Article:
There are three categories for professional aircraft mechanics who maintain commercial aircraft. They are airframe mechanics, power plant mechanics, and avionics technicians. Airframe mechanics are authorized to work on any component of the aircraft except the engines and the instruments, which are the responsibilities of the power plant mechanics and the avionics technicians, respectively.
Airframe mechanics oversee the maintenance and repair of the aircraft's fuselage, wings, brakes, steering systems hydraulic systems for maneuvering and for the landing gear, internal air control systems, and all other operations components in the aircraft structure. Power plant mechanics are responsible for the engines and the components that need maintenance and repair within them.
The formal education program for an aircraft mechanic takes eighteen to twenty four months at one of the 175 schools that are accredited by the FAA. Students cover the basics of aircraft maintenance and repair, along with a substantial dose of electronics in order to understand the diagnostic gear used for aircraft today. About a third of these schools offer two or four year programs that result in degrees for aviation technology, avionics or aircraft maintenance management.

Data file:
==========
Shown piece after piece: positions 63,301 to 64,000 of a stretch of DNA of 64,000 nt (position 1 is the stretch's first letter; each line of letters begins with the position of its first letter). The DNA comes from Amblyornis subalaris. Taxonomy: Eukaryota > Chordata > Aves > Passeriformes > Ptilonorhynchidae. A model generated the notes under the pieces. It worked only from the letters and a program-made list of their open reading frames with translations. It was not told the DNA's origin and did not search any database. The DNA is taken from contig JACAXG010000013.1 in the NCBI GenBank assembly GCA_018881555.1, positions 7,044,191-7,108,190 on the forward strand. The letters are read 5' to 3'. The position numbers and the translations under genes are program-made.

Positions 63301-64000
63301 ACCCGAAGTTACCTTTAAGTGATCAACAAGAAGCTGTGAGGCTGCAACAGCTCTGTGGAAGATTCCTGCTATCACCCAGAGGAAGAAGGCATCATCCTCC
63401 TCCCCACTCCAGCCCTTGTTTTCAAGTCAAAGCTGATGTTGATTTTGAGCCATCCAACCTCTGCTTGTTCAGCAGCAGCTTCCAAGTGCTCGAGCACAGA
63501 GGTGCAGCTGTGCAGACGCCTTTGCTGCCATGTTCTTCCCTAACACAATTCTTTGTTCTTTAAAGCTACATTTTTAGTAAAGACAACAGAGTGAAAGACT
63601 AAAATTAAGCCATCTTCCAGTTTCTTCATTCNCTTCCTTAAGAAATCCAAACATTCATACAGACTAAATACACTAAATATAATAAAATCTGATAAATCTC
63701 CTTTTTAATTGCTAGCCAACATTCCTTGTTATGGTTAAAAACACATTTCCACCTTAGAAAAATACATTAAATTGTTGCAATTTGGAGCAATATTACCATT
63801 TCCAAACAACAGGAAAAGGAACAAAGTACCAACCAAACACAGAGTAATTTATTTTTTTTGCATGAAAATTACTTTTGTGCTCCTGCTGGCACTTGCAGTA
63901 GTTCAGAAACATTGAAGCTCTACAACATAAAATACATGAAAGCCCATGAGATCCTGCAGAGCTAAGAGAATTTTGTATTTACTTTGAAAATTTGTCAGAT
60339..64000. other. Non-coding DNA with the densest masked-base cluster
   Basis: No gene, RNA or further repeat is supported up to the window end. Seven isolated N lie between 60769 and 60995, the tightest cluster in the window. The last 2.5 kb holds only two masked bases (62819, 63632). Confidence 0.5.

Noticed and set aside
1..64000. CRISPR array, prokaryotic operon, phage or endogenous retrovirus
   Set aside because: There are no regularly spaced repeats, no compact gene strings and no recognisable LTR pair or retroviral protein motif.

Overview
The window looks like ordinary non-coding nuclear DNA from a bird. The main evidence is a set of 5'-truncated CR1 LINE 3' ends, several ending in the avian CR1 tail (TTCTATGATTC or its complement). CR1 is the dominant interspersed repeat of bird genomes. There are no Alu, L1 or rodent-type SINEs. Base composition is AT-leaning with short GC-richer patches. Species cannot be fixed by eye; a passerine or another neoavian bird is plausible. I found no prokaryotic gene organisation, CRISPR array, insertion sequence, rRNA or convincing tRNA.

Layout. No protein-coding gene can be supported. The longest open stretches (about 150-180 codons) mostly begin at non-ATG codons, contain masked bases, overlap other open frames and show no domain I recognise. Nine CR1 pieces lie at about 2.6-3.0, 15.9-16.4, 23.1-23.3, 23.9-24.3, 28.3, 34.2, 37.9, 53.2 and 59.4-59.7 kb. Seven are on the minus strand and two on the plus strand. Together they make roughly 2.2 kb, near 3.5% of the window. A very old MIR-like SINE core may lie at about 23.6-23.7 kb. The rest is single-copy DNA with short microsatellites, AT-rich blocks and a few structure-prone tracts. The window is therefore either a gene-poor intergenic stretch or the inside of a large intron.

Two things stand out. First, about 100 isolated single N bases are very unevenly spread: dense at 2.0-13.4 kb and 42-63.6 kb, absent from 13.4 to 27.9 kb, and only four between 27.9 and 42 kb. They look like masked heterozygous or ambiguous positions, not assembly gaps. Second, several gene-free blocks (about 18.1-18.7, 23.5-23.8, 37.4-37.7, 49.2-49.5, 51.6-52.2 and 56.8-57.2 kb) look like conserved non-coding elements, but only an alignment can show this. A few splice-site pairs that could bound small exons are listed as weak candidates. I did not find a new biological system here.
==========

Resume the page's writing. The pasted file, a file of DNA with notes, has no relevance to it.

The FAA insists on 18 months of experience in order to qualify for an airframe or a power plant certificate, although formal schooling may be substituted for this experience. The FAA also offers a certificate for completion of combined training for both airframe and power plant work.
Called an A&P Certificate, it requires 30 months of combined experience and training, working on both airframes and power plants. In addition the FAA insists on keeping work experience current in order to maintain the certification; applicants must have 1,000 hours of work within the previous 24 months or will be required to take a refresher course for certificate renewal. This is the certificate that most aircraft mechanics carry today, because most airlines require it of their new hires in the field.
There were about 122,000 airframe, power plant and A&P mechanics working in 2006, according to the U.S. Department of Labor.
The jobs in this profession are expected to grow about 10% over the decade 2006 - 2016, once again based on Labor Department statistics. This pace is about the same as the average projected rate for jobs overall.
10th Percentile $32,960
Median Salary $51,390
90th Percentile $69,030
Source: U.S. Department of Labor